Named 2014's "Best Genre-Defying Sci-Artistic Collaborative" by SF Weekly, Kinetech's team reads like the start of a shaggy dog joke. Well, okay, what do you get when you cross a dancer and a physicist...and a software developer and a martial artist...and a choreographer and an engineer? In this case, you get a collaborative company that fuses technology and movement into performances and installations that (as it says on Kinetech's website) "challenge possibility." The Other Sight, which focuses on surveillance, forms part of the Seventh Annual Summer Performance Festival at ODC; if you miss it, Kinetech holds a weekly lab at Kunst-Stoff Arts open to all pioneering spirits. Beam up to kine-tech.org.
Sunshine Biscuit Factory
Hungry for something out of the ordinary? You may want to stop by the Sunshine Biscuit Factory. There, artists Mary Armentrout, Merlin Coleman and Ian Winters curate the Milkbar, a specifically experimental and cross-disciplinary artist salon series that's been running since 2004. Individual salons vary in content, but have included site-specific theatre, dance, film, performance art, butoh, singer-songwriters, video installations, photography and a woman "playing the innards of an upright piano." Wake up your soul and senses with something you've never seen before; you may find the experience quite a treat. Head to milkbar.org.
As You Like It
Santa Cruz Shakespeare
Jul. 1–Aug. 10
I probably could have written just, "Because yay, Santa Cruz Shakespeare!!" here and you would've known what I meant. The sudden, dismaying closure of Shakespeare Santa Cruz hit our theatre community hard—so the fact that this company exists at all, less than a year later, is reason to celebrate. Still, As You Like It is perfect summer fun in its own right. This play has it all: danger, love and cross-dressing; that "Seven Ages of Man" speech we all studied in school; Charles the Wrestler and one of the most complex female roles in Willy's canon. Aroint thee to santacruzshakespeare.org.
The New Stage
Jul. 16–Aug. 16
If you watch the trailer for Patterns (and do, just for the high production values), it's hard not to laugh out loud. Twenty-three-year-old performance artist and San Francisco native Amy Munz has a dry, whimsical sense of humor that leavens her lovely, imagistic character studies of disparate souls all in the throes of deeply unsettling emotion; they are connected less by plot than by what they feel. A subtitle of the piece is "For some reason, it really tickled me," and eggs are an evident culprit, inducing a laugh that's a cross between the noises of a walrus and a mouse. Munz is the artist-in-residence at the French American International School, where she's staging this piece under the direction of Henry Godinez. She simultaneously projects three different video installations, each her own creation, on three different screens while also performing live and solo on a bare stage. Did we mention she also dances? Visit thenewstage.com.
Amy Munz in Patterns. Photo: Courtesy of Amy Munz
No Nude Men Productions
Marissa Skudlarek's play is the love child of Jane Austen and Wendy Wasserstein. Originally produced as part of the 2011 San Francisco Olympians Festival and attesting to that annual event's power in establishing local playwrights, the play, like the Greek myth, follows seven young sisters (how's that for giving women equal opportunities in casting?). Here, though, it's 1971 in the Hamptons. At their family-only consciousness-raising, the sisters say things like, "Even a liberated woman can enjoy a good tea cake." But for all its wit, Skudlarek's play, under the direction of Katja Rivera, takes one feeling very seriously: youthful desire. Visit pleiadessf.wordpress.com.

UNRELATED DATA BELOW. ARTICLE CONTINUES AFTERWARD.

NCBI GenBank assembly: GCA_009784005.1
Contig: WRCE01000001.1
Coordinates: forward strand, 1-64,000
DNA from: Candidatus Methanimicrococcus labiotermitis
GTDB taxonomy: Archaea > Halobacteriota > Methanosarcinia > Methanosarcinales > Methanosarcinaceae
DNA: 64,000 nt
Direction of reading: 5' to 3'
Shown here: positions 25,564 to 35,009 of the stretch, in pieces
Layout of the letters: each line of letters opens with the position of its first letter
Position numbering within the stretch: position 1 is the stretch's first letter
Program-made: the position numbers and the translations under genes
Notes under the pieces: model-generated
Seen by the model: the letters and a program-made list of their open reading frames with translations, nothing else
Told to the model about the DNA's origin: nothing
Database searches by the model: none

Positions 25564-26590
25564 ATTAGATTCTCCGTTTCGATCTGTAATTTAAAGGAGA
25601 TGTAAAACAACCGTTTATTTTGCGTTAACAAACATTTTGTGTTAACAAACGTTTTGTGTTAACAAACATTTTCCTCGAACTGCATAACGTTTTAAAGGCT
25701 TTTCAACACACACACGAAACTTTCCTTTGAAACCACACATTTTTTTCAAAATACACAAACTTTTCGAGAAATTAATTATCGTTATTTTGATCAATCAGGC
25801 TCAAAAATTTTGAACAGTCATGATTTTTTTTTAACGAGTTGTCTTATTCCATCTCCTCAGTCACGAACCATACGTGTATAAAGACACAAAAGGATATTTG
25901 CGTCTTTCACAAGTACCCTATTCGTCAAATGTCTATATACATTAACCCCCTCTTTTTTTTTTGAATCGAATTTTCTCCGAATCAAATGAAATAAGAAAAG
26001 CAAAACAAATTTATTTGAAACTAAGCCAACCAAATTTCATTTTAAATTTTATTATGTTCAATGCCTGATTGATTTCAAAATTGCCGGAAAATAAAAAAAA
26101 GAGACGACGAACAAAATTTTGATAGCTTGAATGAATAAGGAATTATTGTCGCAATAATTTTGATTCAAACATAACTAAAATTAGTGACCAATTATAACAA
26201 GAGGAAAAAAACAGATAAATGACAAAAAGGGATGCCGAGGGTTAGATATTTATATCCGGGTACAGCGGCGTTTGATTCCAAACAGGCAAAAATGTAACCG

Those Women Productions
Aug. 29–Sep. 7
Carol Lashof's new play also follows women of Greek mythology, but hers prefer a different kind of passion: vengeance. Allie, Meg and Tizzie are the Erinyes (or Furies), and they're out to get revenge on one of the most famous avengers of all: Orestes. Lashof ingeniously channels both what many treasure about Greek tragedy—its pitting of evenly matched foes in debates that dig deeper and deeper as combatants seem to be going in circles—while also skewering its misogyny. The Furies don't get let off the hook, though; they might not even get to keep being Furies. Visit carolslashof.wordpress.com.
Hick: A Love Story
Crackpot Crones and Theatre Rhinoceros
The set of this solo show is piles of letters—packed in shoeboxes, flowing out of a wardrobe—which are meant to suggest the 2,336 letters Eleanor Roosevelt wrote Lorena Hickok. Hick, as she was known, was the first woman reporter with a front-page New York Times byline and also the first lady's secret lover. Terry Baum wrote this play from Roosevelt's letters, Hick's own writing and an excerpt from a Pat Bond play about the journalist. Hick, directed by Carolyn Myers, captures the real-life Hick's contradictions: a salty, self-deprecating wit, plucky ambition and girlish naiveté—and passion—in love. Visit crackpotcrones.com.
About the editors:
Sam Hurwitt is editor-in-chief for Theatre Bay Area. He is also the author of The Idiolect, a blog about theatre, movies, comics, media and the decline and fall of Western civilization.
Laura Brueckner is digital content manager for Theatre Bay Area, and the author of "Bread and Circuits," a TBA Online column on intersections of theatre and technology. She is also director of new works at Crowded Fire Theater in San Francisco and a PhD candidate in dramaturgy.
Lily Janiak is listings editor for Theatre Bay Area. She is also a theatre critic for publications including SF Weekly and HowlRound.